Platinum Championship Wrestling takes its final stand in Atlanta 

PCW founder moves on, but won't go down without a fight

FIGHT CLUB: Jon Williams (back) and Scott Steele (front) at a PCW fight in 2010.

Joeff Davis

FIGHT CLUB: Jon Williams (back) and Scott Steele (front) at a PCW fight in 2010.

When Platinum Championship Wrestling was on the cover of Creative Loafing in 2010, it was heading into its most ambitious endeavor yet: Sacred Ground: Chapter One, the company's biggest showcase of homegrown talent. Since then, PCW has become one of the most respected independent wrestling promotions in Georgia, attracting talents from other established programs such as Cornelia's Anarchy Wrestling and Warner Robins' Rampage Pro Wrestling. On Friday, Sept. 28, PCW will host its final Atlanta-area show at Academy Theatre in Avondale Estates, and Saturday's Sacred Ground: Chapter Three in Porterdale could mark the end of PCW altogether.

2012 has been a banner year for PCW, which has been running at least six shows a month and premiered its documentary The Booker at this year's Atlanta Film Festival. But last November, the EMPIRE, a new faction comprised of outside talent and PCW turncoats, showed up on the scene and began dominating the Friday night shows at Academy Theatre. In response, PCW founder Stephen Platinum started running a show the first and third Saturdays of each month in Porterdale, a small mill town between Conyers and Covington that was once a hotbed for wrestling. The truth is, Platinum is behind EMPIRE's rise. The guise is another dramatic play in the theatrics PCW has championed since its inception and a way for Platinum's namesake to go out fighting.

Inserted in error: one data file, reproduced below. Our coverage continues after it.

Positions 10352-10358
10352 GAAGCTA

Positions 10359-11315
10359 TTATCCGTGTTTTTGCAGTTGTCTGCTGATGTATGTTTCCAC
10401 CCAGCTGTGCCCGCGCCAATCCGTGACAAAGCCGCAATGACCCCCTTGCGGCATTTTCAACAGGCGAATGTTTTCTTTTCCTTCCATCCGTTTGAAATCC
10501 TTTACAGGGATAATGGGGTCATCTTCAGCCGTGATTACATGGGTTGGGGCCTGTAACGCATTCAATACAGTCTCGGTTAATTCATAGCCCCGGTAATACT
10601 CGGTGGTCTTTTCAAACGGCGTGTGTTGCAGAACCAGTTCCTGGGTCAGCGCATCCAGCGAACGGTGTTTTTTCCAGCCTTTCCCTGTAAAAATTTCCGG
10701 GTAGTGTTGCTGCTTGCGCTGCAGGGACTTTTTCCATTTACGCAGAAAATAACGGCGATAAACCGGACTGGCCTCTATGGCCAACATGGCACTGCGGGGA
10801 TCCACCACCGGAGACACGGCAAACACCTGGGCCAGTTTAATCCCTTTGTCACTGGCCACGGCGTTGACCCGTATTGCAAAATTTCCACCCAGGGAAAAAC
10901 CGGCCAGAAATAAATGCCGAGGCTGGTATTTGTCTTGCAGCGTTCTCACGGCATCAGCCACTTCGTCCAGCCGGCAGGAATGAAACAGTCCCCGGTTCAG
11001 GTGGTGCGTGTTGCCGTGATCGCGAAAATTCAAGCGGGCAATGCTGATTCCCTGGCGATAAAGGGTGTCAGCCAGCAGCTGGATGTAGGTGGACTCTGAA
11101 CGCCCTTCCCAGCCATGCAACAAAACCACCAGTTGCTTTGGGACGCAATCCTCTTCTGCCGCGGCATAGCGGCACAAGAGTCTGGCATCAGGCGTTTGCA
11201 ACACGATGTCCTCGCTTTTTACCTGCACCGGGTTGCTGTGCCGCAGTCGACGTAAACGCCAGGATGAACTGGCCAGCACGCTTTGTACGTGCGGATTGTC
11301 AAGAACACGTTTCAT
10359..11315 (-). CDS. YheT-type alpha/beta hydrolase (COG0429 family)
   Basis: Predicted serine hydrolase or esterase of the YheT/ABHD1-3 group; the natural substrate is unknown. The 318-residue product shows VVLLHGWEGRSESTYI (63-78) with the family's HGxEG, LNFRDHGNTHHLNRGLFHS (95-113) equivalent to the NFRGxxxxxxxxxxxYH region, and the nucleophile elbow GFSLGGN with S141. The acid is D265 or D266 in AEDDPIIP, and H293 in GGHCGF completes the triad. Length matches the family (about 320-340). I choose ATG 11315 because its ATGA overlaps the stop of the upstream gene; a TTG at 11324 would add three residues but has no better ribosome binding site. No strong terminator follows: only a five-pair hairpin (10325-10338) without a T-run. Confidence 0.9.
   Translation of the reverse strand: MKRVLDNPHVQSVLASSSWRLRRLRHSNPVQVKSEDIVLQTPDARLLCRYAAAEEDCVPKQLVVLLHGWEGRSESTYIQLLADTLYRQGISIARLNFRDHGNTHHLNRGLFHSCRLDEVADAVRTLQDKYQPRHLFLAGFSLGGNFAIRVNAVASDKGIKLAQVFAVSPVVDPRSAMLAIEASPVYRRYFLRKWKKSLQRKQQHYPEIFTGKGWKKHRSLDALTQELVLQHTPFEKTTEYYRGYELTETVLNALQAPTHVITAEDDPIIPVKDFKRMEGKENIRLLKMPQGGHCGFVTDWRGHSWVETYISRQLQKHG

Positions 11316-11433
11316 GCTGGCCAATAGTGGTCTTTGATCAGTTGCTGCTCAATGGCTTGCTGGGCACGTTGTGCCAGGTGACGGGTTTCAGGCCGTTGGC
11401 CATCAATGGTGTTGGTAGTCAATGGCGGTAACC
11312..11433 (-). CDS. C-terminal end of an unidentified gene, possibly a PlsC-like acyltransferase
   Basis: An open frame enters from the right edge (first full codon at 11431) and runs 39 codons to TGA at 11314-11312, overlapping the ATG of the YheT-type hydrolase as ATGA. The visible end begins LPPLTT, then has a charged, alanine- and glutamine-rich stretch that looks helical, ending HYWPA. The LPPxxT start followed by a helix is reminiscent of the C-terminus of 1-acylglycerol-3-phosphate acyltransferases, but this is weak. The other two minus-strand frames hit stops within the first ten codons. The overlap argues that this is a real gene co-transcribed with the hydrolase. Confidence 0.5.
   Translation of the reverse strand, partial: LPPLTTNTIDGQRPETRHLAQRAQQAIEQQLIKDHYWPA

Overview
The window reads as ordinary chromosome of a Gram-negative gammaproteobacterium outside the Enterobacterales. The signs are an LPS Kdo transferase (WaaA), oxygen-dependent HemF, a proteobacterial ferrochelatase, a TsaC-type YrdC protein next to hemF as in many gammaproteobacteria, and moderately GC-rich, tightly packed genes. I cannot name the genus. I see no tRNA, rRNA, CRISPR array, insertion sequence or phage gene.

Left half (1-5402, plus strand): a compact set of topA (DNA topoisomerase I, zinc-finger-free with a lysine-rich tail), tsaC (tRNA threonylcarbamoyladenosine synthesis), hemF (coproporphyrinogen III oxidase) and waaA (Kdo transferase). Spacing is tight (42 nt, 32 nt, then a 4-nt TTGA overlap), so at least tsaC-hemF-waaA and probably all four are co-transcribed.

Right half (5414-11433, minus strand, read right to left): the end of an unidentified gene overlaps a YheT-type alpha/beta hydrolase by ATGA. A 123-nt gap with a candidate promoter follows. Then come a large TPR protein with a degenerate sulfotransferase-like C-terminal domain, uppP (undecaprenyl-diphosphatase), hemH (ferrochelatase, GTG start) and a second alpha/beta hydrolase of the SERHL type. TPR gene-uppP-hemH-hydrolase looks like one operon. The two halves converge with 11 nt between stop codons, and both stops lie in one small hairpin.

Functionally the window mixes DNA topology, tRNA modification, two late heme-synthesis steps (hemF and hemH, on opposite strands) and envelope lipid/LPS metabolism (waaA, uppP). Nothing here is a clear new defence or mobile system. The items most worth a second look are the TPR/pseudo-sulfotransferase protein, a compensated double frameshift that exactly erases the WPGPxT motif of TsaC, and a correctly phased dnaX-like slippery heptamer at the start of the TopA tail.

Platinum's wife (longtime Center for Puppetry Arts puppeteer Julie Dansby Scarborough) recently took a job teaching drama in Orlando. Platinum, who's been making the long weekly commute to Atlanta since the couple relocated, finally decided to curb the fight nights to two a month. PCW's biggest event seemed like the right place to make the transition official.

"My goal was to establish wrestling again in Atlanta — Porterdale was a big bonus — and leave it better than it was when I arrived," says Platinum. "I'm not taking exclusive credit for this, but when we started doing shows, wrestling was a sort of disjointed thing. Lots of people didn't get along and I think I did more than anybody to try to work together with people ... and expose them to our guys."

PCW's "retreat" to Porterdale provided an intriguing rivalry with EMPIRE, attracting new fans at both locations. At Sacred Ground, EMPIRE Champion Shane Marx will battle PCW Champion "The Demigod" Mason. Platinum has found homes for PCW's wrestlers in other Georgia promotions so that they can continue after Sacred Ground. Platinum isn't giving up wrestling completely either. He'll continue running the Porterdale shows either as EMPIRE or PCW, depending on who's victorious at Sacred Ground, and has been networking with Total Nonstop Action and WWE, both of which run weekly shows in Florida.

"Is this the last Sacred Ground? My gut is that it is because ... if we're just doing a big show at the end of September because it's what we've been doing, then I'd rather not do it," says Platinum. "We don't want PCW or EMPIRE, whatever it ends up being, to be this thing where people say, 'Oh, you should have been here when it was great.'"

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